The Pit Bull Placebo: The Media, Myths and Politics of Canine Aggression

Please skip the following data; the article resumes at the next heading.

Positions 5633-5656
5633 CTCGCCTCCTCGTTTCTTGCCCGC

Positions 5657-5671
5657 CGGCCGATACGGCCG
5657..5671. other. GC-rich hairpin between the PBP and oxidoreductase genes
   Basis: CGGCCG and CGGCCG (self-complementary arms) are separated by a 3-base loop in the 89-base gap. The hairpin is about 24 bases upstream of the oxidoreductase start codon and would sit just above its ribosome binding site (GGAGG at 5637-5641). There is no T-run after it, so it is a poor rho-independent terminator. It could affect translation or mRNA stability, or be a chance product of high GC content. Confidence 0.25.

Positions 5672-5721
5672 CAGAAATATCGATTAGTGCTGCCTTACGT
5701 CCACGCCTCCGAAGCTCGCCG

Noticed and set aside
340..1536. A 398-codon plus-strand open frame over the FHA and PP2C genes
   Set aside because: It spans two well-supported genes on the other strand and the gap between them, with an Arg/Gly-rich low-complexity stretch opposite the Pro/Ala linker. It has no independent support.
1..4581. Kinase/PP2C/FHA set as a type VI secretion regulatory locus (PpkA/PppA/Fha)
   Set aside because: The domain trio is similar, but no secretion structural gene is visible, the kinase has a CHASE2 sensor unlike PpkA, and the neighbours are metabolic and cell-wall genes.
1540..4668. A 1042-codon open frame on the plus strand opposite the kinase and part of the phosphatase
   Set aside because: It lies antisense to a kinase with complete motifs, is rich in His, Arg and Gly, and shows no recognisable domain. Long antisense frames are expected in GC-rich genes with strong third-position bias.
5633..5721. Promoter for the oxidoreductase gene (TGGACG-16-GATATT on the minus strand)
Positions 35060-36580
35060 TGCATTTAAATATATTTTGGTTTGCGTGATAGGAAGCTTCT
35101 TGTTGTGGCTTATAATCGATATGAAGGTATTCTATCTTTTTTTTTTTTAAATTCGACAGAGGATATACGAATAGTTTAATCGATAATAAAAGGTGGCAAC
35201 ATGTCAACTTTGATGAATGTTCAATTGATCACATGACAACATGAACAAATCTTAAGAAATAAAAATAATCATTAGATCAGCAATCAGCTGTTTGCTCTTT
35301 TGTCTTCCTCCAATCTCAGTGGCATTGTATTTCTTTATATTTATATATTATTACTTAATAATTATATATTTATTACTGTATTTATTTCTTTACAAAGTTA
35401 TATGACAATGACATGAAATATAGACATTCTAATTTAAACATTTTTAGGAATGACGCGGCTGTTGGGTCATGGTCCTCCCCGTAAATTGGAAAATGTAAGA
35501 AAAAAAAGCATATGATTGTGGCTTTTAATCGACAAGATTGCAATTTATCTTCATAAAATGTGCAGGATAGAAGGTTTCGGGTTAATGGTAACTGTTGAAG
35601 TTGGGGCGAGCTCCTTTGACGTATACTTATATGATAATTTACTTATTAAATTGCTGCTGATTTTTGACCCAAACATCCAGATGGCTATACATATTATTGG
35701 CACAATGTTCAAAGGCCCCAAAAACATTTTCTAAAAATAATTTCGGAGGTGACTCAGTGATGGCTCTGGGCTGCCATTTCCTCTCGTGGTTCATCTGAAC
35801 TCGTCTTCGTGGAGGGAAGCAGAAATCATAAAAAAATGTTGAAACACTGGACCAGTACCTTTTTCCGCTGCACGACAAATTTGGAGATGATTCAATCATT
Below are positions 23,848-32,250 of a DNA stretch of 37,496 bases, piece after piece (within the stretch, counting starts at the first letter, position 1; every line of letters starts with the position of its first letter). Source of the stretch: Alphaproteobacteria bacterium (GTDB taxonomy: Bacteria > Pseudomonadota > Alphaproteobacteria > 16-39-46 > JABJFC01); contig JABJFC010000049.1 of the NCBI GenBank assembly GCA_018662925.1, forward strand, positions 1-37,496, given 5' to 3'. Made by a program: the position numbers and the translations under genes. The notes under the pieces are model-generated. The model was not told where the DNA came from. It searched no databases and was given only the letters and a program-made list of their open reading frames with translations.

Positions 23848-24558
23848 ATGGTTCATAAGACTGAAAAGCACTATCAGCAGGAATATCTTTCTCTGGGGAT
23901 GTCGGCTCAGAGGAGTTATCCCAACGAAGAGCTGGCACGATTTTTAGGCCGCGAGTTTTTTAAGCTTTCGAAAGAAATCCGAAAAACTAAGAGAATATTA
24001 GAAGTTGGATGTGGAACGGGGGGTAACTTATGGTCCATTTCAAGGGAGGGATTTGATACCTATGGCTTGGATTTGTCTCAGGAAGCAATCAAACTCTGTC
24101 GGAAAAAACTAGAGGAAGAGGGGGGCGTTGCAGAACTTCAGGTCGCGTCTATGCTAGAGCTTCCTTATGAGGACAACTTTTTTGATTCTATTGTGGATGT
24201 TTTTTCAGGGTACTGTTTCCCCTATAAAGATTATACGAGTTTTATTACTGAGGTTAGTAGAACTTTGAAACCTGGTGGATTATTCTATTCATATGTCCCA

First it was the Bloodhound, sensationalized in the dramatizations of Uncle Tom's Cabin. Then it was the Doberman, symbol of the Nazi menace. Today, it is the Pit bull that is vilified for the depravity of his masters. Today, police chase down fleeing Pit bulls in the street, firing dozens of wild shots in response to media-fed rumors of supernatural Pit bull abilities. Politicians coach and nurture this fear with their own brand of rhetoric used to assist in the passing of quick and ineffective legislation created to pacify communities ignorant of the real cause for dog attacks. Hundreds of animal shelters throughout the country kill all unclaimed Pit bull-looking dogs, as they are deemed "unadoptable" solely on their physical appearance. This has occurred because the human/dog bond, the most complex and profound inter-species relationship in the history of mankind, has been reduced to a simple axiom: Breed of dog = degree of dangerousness. We have come to accept that hanging entire breeds of dogs in effigy for the sins of their owners is an acceptable solution to canine aggression because we have been placated by a Pit Bull Placebo. Like the pharmacologically inactive sugar pill dispensed to pacify a patient who supposes it to be medicine, eradication of the Pit bull is the placebo administered to ease the public's anxiety about dog attacks. The book, The Pit Bull Placebo: The Media, Myths and Politics of Canine Aggression, explores how our views and beliefs about canine aggression have changed over the last 150 years and how our perceptions about the nature and behavior of dogs has been influenced by persons and organizations who often times disseminate information about dog attacks which is tailored to further an agenda unrelated to the improvement of the human/dog bond. We are in the midst of a social hysteria about Pit bulls because we have abandoned centuries-old common-sense and have been duped by inaccurate reporting from the "Pit Bull Paparazzi" and by politicians who traffic in rumors, myths and pseudoscience in their efforts to pass legislation that demonizes dogs while exonerating criminal and abusive owners. If we truly believe that the extremely rare cases of fatal dog attacks merit extreme measures in the management of dogs, if our concern and shock is genuine, then we must be equally genuine and sincere in seeking out and addressing the real causes for these incidents. Only by stepping back from the swirl of present-day hysteria surrounding isolated cases of severe canine aggression and examining the problem from a broader and more objective perspective can we hope to understand and address the human and canine behaviors which contribute to these incidents.
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